Some former mill workers OK with biotech, not with Murdock

Published 12:00 am Wednesday, December 2, 2009

By Emily Ford
Salisbury Post
KANNAPOLIS ó While many former Fieldcrest Cannon workers have embraced the N.C. Research Campus, some are having a hard time embracing David H. Murdock.
Hundreds of former textile workers attended a reunion Saturday night at Fieldcrest Cannon Stadium.
Ray Simpson, 80, said he’s convinced that Murdock is doing a good thing by building the $1.5 billion biotechnology complex on the ruins of the old textile mill that Murdock once owned.
“As far as liking him, I’m still having trouble with that,” said Simpson, who worked at the mill for 39 years until Murdock laid him off in 1983.
Simpson was 56 years old, and it took him a year to find a new job.
Now, Simpson tells a familiar story.
“I couldn’t get excited about the Research Campus for a long time,” he said. “I kind of resented (Mr. Murdock), and it bothered me.”
While town patriarch Charlie Cannon, who sold the mill to Murdock in 1982, seemed interested in helping people, “Mr. Murdock seemed interested in making money,” Simpson said.
Although Murdock is expected to spend $1 billion of his personal fortune building the Research Campus, which a market study says could create 37,000 jobs in 10 years, some people still won’t say his name.
Friends and former mill coworkers Cheryl Dayvault and Cindy Wilkerson gave a “no comment” on Murdock Saturday night.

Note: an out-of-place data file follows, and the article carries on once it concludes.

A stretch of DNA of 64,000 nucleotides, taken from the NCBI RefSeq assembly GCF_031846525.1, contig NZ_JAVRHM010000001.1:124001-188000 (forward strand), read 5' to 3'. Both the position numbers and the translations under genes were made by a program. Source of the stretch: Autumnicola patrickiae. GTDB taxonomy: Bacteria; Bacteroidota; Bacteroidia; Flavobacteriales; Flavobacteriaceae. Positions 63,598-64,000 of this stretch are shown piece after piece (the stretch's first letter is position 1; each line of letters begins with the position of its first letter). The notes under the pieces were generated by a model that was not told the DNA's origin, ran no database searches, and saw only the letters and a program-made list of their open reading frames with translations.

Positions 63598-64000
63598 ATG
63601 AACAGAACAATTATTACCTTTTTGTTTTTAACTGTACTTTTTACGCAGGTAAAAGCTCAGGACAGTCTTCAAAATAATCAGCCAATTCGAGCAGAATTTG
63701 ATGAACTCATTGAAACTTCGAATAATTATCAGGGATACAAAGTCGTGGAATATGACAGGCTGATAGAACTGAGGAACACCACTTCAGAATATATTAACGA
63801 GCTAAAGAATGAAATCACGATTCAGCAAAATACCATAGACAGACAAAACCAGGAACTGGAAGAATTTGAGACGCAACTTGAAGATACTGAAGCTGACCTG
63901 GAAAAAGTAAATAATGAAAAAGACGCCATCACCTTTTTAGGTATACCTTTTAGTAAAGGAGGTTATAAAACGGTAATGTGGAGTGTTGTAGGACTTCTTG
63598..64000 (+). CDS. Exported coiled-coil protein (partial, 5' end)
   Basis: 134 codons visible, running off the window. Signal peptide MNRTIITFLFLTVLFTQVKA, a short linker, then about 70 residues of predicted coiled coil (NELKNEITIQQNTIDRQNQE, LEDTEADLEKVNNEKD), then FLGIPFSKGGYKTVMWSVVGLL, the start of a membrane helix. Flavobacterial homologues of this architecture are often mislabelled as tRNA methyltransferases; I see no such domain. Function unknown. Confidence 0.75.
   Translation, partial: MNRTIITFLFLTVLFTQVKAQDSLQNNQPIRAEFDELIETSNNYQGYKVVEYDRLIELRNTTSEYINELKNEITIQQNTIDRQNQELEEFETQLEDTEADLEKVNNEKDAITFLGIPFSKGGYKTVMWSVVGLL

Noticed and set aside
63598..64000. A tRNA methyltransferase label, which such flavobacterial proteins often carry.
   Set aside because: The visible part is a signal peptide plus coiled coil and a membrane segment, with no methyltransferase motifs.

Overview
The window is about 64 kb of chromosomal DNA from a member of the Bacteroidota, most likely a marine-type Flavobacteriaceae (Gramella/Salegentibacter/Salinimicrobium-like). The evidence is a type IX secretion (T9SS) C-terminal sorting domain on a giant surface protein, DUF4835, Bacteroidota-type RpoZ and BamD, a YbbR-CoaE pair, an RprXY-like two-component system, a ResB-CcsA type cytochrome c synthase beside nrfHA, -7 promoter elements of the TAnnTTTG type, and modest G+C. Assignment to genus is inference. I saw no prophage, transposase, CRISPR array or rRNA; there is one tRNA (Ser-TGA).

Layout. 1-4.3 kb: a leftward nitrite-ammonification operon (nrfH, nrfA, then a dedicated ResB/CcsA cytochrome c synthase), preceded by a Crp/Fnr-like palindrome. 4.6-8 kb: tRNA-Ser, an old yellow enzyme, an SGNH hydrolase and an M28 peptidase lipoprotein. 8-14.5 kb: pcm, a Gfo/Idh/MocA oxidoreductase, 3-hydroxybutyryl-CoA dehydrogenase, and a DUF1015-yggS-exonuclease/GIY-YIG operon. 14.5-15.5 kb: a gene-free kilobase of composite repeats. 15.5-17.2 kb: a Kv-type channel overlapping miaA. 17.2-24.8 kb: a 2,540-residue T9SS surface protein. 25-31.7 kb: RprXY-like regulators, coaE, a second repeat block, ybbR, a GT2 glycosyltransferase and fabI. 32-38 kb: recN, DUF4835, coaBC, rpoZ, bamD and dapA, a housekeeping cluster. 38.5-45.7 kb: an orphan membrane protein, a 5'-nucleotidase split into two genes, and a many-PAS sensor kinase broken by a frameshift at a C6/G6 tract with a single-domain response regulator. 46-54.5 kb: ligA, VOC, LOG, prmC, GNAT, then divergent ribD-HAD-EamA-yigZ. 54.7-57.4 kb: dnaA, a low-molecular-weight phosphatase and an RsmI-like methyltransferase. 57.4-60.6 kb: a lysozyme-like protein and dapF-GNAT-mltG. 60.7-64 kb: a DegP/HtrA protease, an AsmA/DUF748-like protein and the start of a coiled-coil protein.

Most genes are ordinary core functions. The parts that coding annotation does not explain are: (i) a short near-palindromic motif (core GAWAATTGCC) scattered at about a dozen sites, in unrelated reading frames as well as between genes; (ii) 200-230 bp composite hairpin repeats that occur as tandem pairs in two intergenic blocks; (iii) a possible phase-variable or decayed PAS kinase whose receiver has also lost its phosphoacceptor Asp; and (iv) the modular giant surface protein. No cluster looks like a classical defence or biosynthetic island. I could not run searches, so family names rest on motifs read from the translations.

But the women, who worked a total of 53 years in the mill including during Murdock’s stint as owner, gave a lukewarm endorsement of the N.C. Research Campus.
“It will be a good thing in the end for the younger generation,” Wilkerson said.
People will need more than a high school education to work there, Dayvault said.
“It’s not for people like us,” she said.
Sandra Sharpe Cody was more enthusiastic about the Research Campus, calling it “just marvelous.” Cody worked in the mill for nine years.
Her father, Carl Sharpe, flipped a coin in 1928 to decide whether to move from Canada to Kannapolis or California. Kannapolis won, and he worked at the Cannon YMCA for years.
Cody said Murdock is a philanthropist for starting the Research Campus, and she hopes the 85-year-old “lives to see it to fruition.”
Bill Buchanan Jr. brought his father to the ballpark Saturday night to view the many photographs and textile artifacts on display near the concession stand.
Buchanan started working in the mill when he was in high school.
“When the mill closed, so many hopes for this town just vanished,” he said. “The Research Campus is hope for the future.”
Murdock “knows how to make a dollar,” Buchanan said. “But I hope he has the concerns of the citizens somewhere on his priority list.”
His father, Bill Buchanan, worked as an assistant vice president at the mill under Murdock.
The biotech project “has a lot of possibilities,” said the elder Buchanan. “I’m looking forward to it.”
The copper-topped David H. Murdock Core Laboratory Building should open this summer, followed by two mammoth buildings for the University of North Carolina System and Murdock’s Dole Food Co.
Eventually, the 350-acre Research Campus could include 50 buildings and 10 university partners.
Kannapolis had a family atmosphere when the Cannons owned the mill, said Simpson, the 80-year-old.
“Now there are a whole bunch of strangers coming in,” he said. “But I guess this will create a new family.”
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